A summer bouquet of books for younger readers
Young readers can choose from a bouquet of new books by local authors, including new work by Jennifer K. Mann, Django Wexler, Mary Cronk Farrell, Rosamund Hodge, Karen Finneyfrock, Katherine Kirkpatrick and Conrad Wesselhoeft.
Special to The Seattle Times
Young readers can pick up books by Washington-state authors to enjoy at the beach or park this summer, with choices ranging from fantasy to historical fiction.
Ginger doesn’t want weird Lyla (who once brought a tarantula to school for show-and-tell) to come to her birthday party in “Two Speckled Eggs,” a picture book by author-illustrator Jennifer K. Mann(Candlewick, 32 pp., $14.99, ages 5-8). Her mom insists she include all the girls — or none. When Ginger’s other friends ruin her games and reject her favorite type of cake, Ginger discovers she has something in common with Lyla after all. Mann’s bright illustrations of cheerful, round-headed girls capture the mayhem of parties and the joy of a new friendship. She lives on Bainbridge Island.
Loyalties shift nearly as often as the enchanted shelves rearrange themselves in “The Forbidden Library” by Django Wexler(Kathy Dawson, 373 pp., $16.99, ages 11-14). In his debut children’s novel, the Seattle author finds a new twist on the “falling into a book” theme, giving his magical Readers in his book the ability to summon any creature they defeat within a given story. Alice, a sorcerer’s apprentice, can bring forth swarmers, rubber-balllike creatures with sharp beaks who amusingly bounce down stairs and form pyramids to reach high shelves. But her swarmers may not be enough help to defeat a dragon, find her lost, presumed-dead father or deal with Isaac, another sorcerer with secrets of his own.
Even summer reading can be educational if it’s as compelling (and harrowing) as
“Pure Grit: How American World War II Nurses Survived Battle and Prison Camp in the Pacific” by Mary Cronk Farrell(Abrams, 160 pp., $24.95, ages 13-15). The author, who lives in Spokane, uses interviews, letters and black-and-white photographs to relate the stories of nurses who cared for their patients in the jungles of the Bataan Peninsula and then dealt with near-starvation and hardship as Japanese prisoners of war. The last chapters are also appalling for a different reason, as Farrell details how the U.S. government denied the nurses formal recognition and disability benefits.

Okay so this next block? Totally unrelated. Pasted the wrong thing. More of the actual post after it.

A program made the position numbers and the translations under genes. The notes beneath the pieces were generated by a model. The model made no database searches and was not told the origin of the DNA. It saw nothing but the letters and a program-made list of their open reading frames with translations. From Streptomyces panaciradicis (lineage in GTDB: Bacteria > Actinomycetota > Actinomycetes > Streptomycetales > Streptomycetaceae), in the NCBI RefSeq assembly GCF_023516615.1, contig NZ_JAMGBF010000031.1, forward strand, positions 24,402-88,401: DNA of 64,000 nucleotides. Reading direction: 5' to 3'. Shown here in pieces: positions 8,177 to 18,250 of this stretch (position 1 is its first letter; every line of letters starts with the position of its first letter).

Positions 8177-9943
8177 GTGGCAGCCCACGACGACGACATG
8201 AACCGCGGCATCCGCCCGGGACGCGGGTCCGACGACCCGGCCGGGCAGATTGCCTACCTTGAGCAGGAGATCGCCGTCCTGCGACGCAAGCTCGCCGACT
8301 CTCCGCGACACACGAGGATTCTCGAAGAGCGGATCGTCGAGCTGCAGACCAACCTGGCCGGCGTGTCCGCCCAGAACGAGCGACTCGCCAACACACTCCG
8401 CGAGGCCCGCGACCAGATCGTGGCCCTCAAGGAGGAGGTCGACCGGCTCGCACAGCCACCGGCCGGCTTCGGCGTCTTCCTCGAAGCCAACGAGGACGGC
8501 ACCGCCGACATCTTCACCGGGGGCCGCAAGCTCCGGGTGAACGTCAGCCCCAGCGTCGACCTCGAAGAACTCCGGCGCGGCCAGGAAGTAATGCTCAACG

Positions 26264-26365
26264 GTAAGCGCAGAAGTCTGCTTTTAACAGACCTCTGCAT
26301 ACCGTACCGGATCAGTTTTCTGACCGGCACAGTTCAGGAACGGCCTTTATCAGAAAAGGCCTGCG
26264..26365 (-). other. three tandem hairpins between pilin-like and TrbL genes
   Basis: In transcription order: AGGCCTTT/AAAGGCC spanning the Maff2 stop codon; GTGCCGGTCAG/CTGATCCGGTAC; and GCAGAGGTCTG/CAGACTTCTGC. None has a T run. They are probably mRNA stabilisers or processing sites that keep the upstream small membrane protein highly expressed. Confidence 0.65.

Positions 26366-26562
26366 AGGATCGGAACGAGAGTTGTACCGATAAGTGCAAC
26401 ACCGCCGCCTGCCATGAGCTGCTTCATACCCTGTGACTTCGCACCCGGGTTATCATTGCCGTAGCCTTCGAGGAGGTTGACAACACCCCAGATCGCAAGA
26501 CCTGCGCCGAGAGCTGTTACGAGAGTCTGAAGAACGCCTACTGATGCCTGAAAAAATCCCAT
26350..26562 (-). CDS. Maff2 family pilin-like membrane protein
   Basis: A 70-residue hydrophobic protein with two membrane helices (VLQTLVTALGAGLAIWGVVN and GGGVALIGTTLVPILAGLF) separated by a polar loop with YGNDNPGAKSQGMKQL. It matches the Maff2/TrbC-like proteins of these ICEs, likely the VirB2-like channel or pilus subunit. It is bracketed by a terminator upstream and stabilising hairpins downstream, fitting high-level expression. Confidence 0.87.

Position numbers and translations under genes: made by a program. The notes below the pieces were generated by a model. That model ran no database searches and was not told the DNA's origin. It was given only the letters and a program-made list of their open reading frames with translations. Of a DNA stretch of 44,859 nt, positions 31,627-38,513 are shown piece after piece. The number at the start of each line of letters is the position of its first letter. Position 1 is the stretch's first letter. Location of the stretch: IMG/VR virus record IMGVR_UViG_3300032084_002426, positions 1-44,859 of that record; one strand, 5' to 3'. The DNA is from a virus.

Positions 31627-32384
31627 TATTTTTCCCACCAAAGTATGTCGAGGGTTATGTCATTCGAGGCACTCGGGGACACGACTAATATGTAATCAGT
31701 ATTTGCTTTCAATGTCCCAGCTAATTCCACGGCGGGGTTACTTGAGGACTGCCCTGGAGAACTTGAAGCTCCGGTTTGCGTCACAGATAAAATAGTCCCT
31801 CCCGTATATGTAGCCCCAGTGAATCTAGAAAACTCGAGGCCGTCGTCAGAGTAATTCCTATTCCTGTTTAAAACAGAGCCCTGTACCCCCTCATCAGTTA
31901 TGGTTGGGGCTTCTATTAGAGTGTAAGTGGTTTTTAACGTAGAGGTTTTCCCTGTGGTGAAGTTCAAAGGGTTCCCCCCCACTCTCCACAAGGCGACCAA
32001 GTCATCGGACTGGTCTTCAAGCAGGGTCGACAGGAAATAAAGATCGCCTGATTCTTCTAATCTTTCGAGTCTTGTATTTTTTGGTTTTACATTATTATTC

Seventeen-year-old Nyx has known her fate since childhood: Marry and then kill the demon ruler of her kingdom. “I’m already hoping there could be a dinner where you don’t try to stab me with your fork,” her new husband, an immortal, tells her on their wedding day in “Cruel Beauty” by Rosamund Hodge (Balzer + Bray, 346 pp., $17.99, ages 13-17). Headstrong Nyx has her own weaknesses — even as she searches for her husband’s downfall — and Ignifex is perhaps not as evil as Nyx was taught to believe in this romantic tale, based loosely on Beauty and the Beast. Hodge lives in Seattle.
Starbird, the titular character in Karen Finneyfrock’s “Starbird Murphy and the World Outside” (Viking, 384 pp., $17.99, ages 13-17), grows up in a commune, tending to chickens, receiving sporadic school lessons and crushing on an older boy. Her insular world — she’s never touched money or used a cellphone — is thrown into disarray when she starts working as a waitress at the commune’s Seattle restaurant and attends a public school. While Starbird’s experiences are unique, her authentic voice and search for truth (is the “Free Family” a cult?) will appeal to teen readers. Finneyfrock lives in Seattle.
Another story about fitting in takes place in Greenland at the turn of the 20th century (1900). Eqariusaq, an Inuit girl, finds a year living with Robert E. Peary’s family in America leaves her “Between Two Worlds,” in this historical fiction novel by Katherine Kirkpatrick (Wendy Lamb, $16.99, ages 14-17). Now 16, Eqariusaq, dubbed “Billy Bah” by young Marie Peary, is married and dealing with the repercussions of her close ties with the white explorers who use Greenland as a base for North Pole expeditions. Just surviving the harsh environment makes nearly any activity an adventure, but most fascinating is the contrast and clash of the two cultures. Kirkpatrick lives in Seattle.
New Mexico serves as almost a main character in Seattle author Conrad Wesselhoeft’s“Dirt Bikes, Drones, and Other Ways to Fly” (Houghton Mifflin, 342 pp., $17.99, ages 14-17). In verse-like prose, Wesselhoeft follows 17-year-old Arlo Santiago as he zooms around the state’s roads, performs crazy stunts on his bike and flies drones for the military. Though the plot seems to verge on tall tale, the author grounds Arlo with connections to his family (a very ill sister and drunken father, all grieving the murder of Arlo’s mother), his girlfriend and that New Mexico “desert grit.”
Stephanie Dunnewind, a former Seattle Times reporter, is an elementary-school librarian in Bothell.